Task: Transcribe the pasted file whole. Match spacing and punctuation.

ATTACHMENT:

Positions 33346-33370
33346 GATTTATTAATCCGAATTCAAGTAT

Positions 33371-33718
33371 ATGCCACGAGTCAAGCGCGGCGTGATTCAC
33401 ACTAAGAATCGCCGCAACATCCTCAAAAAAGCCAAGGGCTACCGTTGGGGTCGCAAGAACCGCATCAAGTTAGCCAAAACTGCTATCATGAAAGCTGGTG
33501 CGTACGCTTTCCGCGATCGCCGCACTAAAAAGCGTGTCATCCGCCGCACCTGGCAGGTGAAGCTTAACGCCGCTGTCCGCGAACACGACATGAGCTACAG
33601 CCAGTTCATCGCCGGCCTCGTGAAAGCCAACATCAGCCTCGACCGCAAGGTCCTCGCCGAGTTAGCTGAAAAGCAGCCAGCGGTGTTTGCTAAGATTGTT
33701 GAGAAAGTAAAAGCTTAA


Positions 33346-33370
33346 GATTTATTAATCCGAATTCAAGTAT

Positions 33371-33718
33371 ATGCCACGAGTCAAGCGCGGCGTGATTCAC
33401 ACTAAGAATCGCCGCAACATCCTCAAAAAAGCCAAGGGCTACCGTTGGGGTCGCAAGAACCGCATCAAGTTAGCCAAAACTGCTATCATGAAAGCTGGTG
33501 CGTACGCTTTCCGCGATCGCCGCACTAAAAAGCGTGTCATCCGCCGCACCTGGCAGGTGAAGCTTAACGCCGCTGTCCGCGAACACGACATGAGCTACAG
33601 CCAGTTCATCGCCGGCCTCGTGAAAGCCAACATCAGCCTCGACCGCAAGGTCCTCGCCGAGTTAGCTGAAAAGCAGCCAGCGGTGTTTGCTAAGATTGTT
33701 GAGAAAGTAAAAGCTTAA